Ms. Beth Hooper
What are some things you can do at home to help your child? Here are a few ideas.
Kindergarten: You've probably been reading to you child for many years. You can start to improve reading comprehension before your child even becomes a reader.
- Before reading make predictions about what will happen in the story.
- Have your child retell the story, using beginning, middle and end.
First Grade: First graders are working hard on developing reading fluency.
- Rereading familiar stories and poems will help children develop fluent, expressive reading.
- Play rhyming games: Say a word and think of how many rhyming words your child can name--cat, bat, hat, etc.
Second Grade: In school and at home second graders are beginning to explore non-fiction reading.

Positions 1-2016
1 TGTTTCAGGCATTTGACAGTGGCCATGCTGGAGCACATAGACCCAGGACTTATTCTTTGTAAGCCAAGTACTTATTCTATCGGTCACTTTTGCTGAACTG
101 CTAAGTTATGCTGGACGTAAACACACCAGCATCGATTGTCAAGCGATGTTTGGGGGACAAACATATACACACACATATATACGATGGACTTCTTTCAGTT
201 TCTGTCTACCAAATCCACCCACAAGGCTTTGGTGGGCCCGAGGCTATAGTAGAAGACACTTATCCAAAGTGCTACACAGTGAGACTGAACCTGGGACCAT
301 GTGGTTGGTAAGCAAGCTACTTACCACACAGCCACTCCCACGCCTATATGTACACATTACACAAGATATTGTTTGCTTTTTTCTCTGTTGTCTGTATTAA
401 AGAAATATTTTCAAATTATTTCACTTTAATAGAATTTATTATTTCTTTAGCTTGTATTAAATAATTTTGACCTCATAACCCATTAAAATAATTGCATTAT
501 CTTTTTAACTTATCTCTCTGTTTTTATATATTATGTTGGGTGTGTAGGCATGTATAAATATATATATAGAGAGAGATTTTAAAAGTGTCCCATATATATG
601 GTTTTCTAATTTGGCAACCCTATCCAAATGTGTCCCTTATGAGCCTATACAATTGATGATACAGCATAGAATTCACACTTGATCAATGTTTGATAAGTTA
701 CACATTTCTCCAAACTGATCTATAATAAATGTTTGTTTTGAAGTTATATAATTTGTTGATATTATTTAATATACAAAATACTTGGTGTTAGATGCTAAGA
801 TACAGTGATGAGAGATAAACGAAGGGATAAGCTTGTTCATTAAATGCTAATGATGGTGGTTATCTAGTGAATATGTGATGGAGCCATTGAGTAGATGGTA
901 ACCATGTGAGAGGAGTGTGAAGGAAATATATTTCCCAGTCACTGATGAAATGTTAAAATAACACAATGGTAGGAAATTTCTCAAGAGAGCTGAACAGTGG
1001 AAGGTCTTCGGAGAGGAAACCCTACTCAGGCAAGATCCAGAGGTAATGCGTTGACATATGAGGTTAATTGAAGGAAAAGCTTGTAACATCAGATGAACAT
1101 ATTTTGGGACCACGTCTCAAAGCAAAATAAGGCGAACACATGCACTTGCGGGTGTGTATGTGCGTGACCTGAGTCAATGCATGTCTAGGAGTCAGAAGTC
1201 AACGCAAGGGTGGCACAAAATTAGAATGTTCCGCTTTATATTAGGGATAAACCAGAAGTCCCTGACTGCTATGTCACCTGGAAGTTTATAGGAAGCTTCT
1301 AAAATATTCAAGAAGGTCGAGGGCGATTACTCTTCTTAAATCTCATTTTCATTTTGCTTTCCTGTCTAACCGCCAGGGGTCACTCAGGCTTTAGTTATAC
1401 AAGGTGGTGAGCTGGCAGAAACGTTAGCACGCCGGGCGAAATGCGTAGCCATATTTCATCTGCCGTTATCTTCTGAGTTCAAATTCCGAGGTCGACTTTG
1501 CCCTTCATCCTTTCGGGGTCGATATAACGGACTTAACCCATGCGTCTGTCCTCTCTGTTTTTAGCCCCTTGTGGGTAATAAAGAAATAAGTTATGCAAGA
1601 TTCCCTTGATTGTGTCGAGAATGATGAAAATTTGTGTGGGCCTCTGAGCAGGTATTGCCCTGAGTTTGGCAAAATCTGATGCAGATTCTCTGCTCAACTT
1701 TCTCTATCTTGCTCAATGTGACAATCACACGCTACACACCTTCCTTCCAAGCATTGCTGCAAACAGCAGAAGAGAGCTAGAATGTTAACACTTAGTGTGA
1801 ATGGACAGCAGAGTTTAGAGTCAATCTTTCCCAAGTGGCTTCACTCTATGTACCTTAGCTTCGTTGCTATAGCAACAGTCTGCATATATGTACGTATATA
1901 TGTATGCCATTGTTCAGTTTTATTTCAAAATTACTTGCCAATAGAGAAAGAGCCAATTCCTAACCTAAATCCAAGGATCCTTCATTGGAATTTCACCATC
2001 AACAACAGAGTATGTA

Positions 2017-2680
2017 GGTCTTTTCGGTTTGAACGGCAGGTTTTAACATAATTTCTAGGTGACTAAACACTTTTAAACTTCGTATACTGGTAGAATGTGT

- Ask questions before reading a selection and locate answers in text while reading.
- Have your child paraphrase information from the selection.
Third Grade: Third graders are beginning to learn research skills.
- Practice looking up words in the dictionary and numbers in phone books.
- Practice using maps: Before you go somewhere give your child a map and have him/her mark the route.
Fourth Grade: Fourth graders are learning about Virginia. This is a great opportunity for you to learn more about your state with your child.
- Use maps of Virginia to locate towns, cities, parks and other sites.
- Play "Who am I?" Take turns describing famous Virginians and then guessing who the person is.
Fifth Grade: Good organizational skills and time management are becoming very important skills. Helping your child develop these will serve them well throughout their middle and high school years.
- Take a few minutes at the beginning of the week to look over your youngster's assignments. Help him/her prioritize and plan a work schedule based on when assignments are due and predicted time to complete.
Contact me at school if you would like more ideas for providing enrichment activities, dealing with "homework headaches" or developing organizational skills.